A coalition of civil rights groups are calling for Ankhi Das, Facebook’s public policy chief in India, to step down in the face of growing sectarian conflict in India. The 41 groups sent an open letter expressing their objections to Mark Zuckerberg on Wednesday, citing an escalating potential for Facebook-fueled violence in the country.
“Facebook should not be complicit in more offline violence, much less another genocide, but the pattern of inaction displayed by the company is reckless to the point of complicity,” the groups write. “[We] write to urge you to take decisive action to address Facebook India’s bias and failure to address dangerous content in India.”
Signatories include Global Project Against Hate and Extremism, Witness, the Council on American-Islamic Relations, and the Southern Poverty Law Center, which partners with Facebook to flag hate group accounts.
In the letter, the groups cite a range of violent acts linked to Facebook, from genocide in Myanmar to the recent shooting in Kenosha, Wisconsin, which set a troubling precedent for the growing anti-Muslim sentiment in India. To break that pattern, the groups demand the immediate removal of Ankhi Das, Facebook’s embattled public policy chief for India. The groups also ask for the immediate engagement of local human rights organizations and for the ongoing civil rights audit to be removed from the company’s India office and conducted independently from Facebook’s headquarters in California.
A longtime policy figure with ties to the ruling Bharatiya Janata Party (BJP), Ankhi Das’ role at Facebook has become a sore point for many civil society groups. In August, Das filed a criminal complaint against a local journalist after a Wall Street Journal report. The criminal complaint was flagged by the Committee to Protect Journalists as a potential threat to press freedom.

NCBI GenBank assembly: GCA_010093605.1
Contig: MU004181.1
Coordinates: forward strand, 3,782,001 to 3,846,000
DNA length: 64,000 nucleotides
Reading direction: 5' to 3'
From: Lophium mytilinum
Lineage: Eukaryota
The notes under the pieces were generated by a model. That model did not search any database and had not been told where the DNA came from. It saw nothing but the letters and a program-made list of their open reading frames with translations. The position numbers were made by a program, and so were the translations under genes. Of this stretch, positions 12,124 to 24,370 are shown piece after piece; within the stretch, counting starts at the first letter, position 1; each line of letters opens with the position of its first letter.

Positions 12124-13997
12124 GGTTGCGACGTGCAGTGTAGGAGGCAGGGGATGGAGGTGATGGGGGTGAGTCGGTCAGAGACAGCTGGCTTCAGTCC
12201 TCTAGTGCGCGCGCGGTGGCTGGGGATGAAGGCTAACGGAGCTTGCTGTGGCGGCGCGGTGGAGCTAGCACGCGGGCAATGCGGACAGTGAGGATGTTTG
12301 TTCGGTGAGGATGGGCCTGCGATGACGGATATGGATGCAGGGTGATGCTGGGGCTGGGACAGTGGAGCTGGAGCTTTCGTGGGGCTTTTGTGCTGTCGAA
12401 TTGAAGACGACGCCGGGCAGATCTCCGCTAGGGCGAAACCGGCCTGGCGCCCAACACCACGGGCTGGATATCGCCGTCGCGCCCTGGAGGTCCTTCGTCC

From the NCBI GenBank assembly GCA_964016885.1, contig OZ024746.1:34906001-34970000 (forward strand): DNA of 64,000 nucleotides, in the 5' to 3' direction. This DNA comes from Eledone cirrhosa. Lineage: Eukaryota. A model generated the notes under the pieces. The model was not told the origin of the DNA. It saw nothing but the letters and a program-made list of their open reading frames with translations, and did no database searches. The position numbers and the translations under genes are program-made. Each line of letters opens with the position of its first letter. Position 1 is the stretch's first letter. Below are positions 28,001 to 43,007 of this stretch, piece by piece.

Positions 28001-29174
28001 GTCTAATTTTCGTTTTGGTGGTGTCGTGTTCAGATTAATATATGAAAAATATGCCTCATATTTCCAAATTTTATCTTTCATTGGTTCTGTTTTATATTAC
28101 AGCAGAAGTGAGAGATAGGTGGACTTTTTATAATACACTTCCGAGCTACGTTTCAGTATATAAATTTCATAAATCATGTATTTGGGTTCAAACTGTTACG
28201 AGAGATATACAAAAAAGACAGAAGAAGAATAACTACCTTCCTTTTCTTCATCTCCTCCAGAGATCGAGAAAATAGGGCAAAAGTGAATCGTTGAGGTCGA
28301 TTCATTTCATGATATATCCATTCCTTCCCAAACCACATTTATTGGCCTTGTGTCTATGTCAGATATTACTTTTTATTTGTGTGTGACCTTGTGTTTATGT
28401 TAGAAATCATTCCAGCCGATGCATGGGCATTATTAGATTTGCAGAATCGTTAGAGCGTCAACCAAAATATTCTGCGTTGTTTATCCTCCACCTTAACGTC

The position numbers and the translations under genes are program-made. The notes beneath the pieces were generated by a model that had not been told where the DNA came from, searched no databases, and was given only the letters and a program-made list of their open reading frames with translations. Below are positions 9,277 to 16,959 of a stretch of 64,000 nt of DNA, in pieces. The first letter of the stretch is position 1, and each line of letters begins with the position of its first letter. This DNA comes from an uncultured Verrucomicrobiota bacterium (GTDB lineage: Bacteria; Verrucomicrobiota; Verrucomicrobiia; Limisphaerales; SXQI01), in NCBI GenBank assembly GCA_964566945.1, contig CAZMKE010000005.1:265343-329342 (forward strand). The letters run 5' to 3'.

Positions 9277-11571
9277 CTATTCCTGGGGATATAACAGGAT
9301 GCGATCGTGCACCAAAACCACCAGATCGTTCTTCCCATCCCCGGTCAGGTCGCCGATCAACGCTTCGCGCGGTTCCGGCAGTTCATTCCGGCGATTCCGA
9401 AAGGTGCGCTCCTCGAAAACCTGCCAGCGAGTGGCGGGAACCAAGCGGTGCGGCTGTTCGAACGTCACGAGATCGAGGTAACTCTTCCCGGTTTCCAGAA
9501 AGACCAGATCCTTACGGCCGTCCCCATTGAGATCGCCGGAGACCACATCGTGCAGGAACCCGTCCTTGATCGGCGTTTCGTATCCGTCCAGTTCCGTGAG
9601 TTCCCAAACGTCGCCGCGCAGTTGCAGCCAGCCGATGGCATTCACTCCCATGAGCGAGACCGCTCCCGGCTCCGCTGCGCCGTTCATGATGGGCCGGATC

Das’ position is particularly concerning given the escalation of sectarian religious conflicts in India, which the signatories say “show the potential for genocide.” The letter references the North East Delhi Pogrom, in which a violent mob of Hindu nationalists left more than 40 dead. Facebook has been slow to label many Hindu nationalist pages as hate groups, for fear of offending Prime Minister Narendra Modi.
“It’s high time Mark Zuckerberg and Facebook take anti-Muslim hatred seriously and change how its policies are applied in Asia and across the world,” said Heidi Beirich of the Global Project Against Hate and Extremism in a statement. “Anti-Muslim materials are metastasizing across the platform as Facebook’s own civil right audit proved. Facebook must put an end to this now.”